Papers : 1770-1862.

Call Number: HIL-MICL FC LFR .S3J6P3
Category: Family
Creator: Savage, John, 1740-1826.
Description: 1 microfilm textual records () ; 35 mm
            John Savage was born in Ireland.   He emigrated to New York with his brothers, James and Edward, and they settled near Spencertown.  His wife was Ann Pratt (1741-1822), the daughter of Elisha Pratt, and their family included one son, Lt. John Savage Jr.(1780-1840), and five daughters.   Before the American Revolution, John Savage owned a large tract of land and a fine house.   Early in the war he was confined in the Albany jail when he refused to command a company of rebel soldiers on behalf of Congress.   He escaped, and made his way to New York where he was commissioned a lieutenant in the Loyal Rangers.   On several occasions, he was captured while carrying despatches for the British and confined in jails, usually in irons, in Kingston and Fishkill, New York, and in Hartford, Connecticut.   On one occasion he narrowly escaped hanging. At the end of the war all his property was confiscated by the rebels, and he was not allowed to reside in the district.   He was forced to flee with his family and his brother Edward from Spencertown to Quebec by way of Lake Champlain.   Both his family and his wife's family were sharply divided during the Revolution, with members of each family fighting on opposite sides of the conflict.   

In 1784, he settled at Caldwell Manor, near Quebec, and remained there until 1792 when that part of the Manor, on which his farm was located, was claimed by the Americans. He petitioned the Governor at Quebec to be granted the Township of Shefford and led a group of associates to settle the area, which comprised thirty-four thousand acres of land. In 1801, Letters Patent were granted for the Township, and he and thirty-eight others associated with him, including his son John Savage Jr. and three sons-in-law, received full legal titles to their lands. John Savage soon became a leading citizen in the Township and is frequently referred to in the Papers as, Leader.

He received commissions in the St. John's Militia in 1788 and in 1796, and became a captain in the 2nd Battalion of the [Eastern Township's] Militia in 1804. His son John Savage Jr. became a lieutenant in the same company in 1805. Even as late as 1813, during the War of 1812-1814, when he was seventy years of age, John Savage received a commission in Sir John Johnson's Frontier Light Infantry and served until the end of the War.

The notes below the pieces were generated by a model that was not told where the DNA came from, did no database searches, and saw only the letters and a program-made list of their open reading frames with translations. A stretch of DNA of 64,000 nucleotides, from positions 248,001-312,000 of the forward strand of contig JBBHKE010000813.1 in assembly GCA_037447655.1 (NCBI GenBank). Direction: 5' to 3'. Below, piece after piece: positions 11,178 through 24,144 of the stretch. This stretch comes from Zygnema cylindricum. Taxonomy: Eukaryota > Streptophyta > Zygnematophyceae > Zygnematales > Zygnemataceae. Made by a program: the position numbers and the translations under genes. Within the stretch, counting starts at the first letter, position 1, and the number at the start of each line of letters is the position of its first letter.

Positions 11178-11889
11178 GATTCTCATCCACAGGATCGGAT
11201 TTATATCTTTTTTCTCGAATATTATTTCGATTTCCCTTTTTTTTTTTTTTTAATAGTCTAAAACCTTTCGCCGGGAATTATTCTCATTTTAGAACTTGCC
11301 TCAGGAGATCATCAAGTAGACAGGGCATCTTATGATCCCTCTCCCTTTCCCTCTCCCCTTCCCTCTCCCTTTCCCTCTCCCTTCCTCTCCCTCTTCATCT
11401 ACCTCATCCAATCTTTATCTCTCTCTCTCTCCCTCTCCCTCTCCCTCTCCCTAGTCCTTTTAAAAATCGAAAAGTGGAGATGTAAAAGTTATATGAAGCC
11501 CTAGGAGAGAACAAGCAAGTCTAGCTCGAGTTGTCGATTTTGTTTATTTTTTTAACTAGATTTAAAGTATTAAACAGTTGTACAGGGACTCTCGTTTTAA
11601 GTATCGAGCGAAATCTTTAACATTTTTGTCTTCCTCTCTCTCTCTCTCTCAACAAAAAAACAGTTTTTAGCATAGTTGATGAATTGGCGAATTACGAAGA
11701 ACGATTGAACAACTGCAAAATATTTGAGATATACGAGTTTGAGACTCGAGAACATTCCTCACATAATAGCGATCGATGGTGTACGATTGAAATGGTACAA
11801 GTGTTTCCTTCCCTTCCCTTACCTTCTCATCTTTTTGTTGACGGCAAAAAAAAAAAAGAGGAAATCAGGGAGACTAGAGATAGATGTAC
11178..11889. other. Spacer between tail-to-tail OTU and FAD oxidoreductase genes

On 30 June 1812, he was appointed a commissioner to administer the oath of allegiance to all persons over the age of fourteen. Besides his military interests, John Savage was instrumental in establishing regular religious services in the district when he donated land for an Anglican church, and supervised its construction in 1820. He cleared paths, which were the only roads in the Township at that time, and supervised the construction of a road between Saint-Jean-sur-Richelieu and Montreal. In 1807, he received a commission appointing him a justice of the peace for the District of Montreal, acting in the Townships of Potton, Bolton, Granby, Shefford and Stukely, which was renewed on two later occasions. On 27 September 1826, John Savage died in West Shefford (Bromont) Lower Canada, a Loyalist and revered citizen who persevered against great odds and remained true to his convictions.

            The microfilm reel of the John Savage Papers in the Loyalist Collection is divided into three distinct sections, with each section being separated from the next by a considerable length of blank film.   Each section contains a microfilm copy of records held in a different repository.   The order of the three collections is as follows: